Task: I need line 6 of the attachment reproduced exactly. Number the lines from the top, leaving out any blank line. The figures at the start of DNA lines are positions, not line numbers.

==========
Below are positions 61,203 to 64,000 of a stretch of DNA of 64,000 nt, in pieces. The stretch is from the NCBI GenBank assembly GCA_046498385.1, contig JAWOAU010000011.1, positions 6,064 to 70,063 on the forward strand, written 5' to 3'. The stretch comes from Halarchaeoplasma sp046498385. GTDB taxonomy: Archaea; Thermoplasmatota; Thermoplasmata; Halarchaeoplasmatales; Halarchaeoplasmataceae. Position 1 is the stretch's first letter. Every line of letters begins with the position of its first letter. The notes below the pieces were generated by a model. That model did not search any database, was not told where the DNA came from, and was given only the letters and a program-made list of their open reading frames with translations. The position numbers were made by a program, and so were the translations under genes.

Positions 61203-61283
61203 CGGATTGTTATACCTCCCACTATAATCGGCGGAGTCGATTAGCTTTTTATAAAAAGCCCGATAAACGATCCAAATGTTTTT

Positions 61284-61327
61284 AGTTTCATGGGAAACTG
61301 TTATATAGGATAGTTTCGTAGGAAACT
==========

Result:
61301 TTATATAGGATAGTTTCGTAGGAAACT